Re:Difficult to understand? (0)

Desler (1608317) | more than 3 years ago | (#36164538)

In case you don't realize most Slashtards have a bias in which Terry Childs could have done no wrong. It's no different to the years of people on here trying to claim that Hans Reiser was innocent and was just being arrested for being awkward. His boss and the "normies" on the jury were clearly just idiots who couldn't possibly see that he was just doing all sorts of amazing things by locking everyone but himself out of being able to admin the network, holding the keys in his head, etc.

Oh thank god.. (5, Funny)

whois (27479) | more than 3 years ago | (#36164258)

At first I thought the citizens were going to have to pay for the cleanup and fixing of all the problems, along with the trial and all that. Now that I know this criminal with no job prospects will be paying the $1.5M I can sleep better at night.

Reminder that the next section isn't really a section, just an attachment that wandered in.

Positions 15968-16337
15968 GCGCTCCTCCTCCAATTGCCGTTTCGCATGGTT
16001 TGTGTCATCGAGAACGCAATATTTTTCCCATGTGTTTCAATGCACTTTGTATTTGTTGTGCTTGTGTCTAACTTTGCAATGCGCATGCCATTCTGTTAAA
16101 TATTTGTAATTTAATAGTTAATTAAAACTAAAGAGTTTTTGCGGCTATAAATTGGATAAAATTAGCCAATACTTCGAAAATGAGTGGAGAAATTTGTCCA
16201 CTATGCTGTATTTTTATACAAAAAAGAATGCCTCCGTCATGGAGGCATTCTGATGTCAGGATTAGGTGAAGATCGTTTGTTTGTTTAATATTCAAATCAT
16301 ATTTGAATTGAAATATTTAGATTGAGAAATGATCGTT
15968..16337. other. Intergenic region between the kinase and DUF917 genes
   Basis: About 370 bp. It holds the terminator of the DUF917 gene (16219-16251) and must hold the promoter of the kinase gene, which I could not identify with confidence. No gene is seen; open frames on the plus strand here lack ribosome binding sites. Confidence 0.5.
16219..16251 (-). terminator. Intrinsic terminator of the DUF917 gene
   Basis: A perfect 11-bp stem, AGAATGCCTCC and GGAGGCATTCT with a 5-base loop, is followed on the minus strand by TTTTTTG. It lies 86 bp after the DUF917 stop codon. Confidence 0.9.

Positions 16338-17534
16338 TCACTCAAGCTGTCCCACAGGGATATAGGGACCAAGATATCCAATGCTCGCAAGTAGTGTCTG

My personal ideas about job integrity end at or a little before the threat of getting arrested so I could argue I don't think what he did was wise (I would've made the guy wanting the passwords put it in writing and then quietly laughed when they broke things), but I don't think the punishment fits the crime at all. Why is there never a middle ground in the justice system between ruining someones life and letting them go free?

And why can't the city just let this one go? They won a long time ago.. back when he was fired, jailed, etc and he surrendered the passwords without the network ever going down.

Let it go? (0)

way2trivial (601132) | more than 3 years ago | (#36164410)

"And why can't the city just let this one go? They won a long time ago.. back when he was fired, jailed, etc and he surrendered the passwords without the network ever going down."

how indelibly burned into your psyche is the concept
"I will not be crossing that line!" because of the example they have made, and continue to make, of this individual.

taking another unredeemable swing at him at this later date? serves the same purpose as the electric chair-- a warning to others......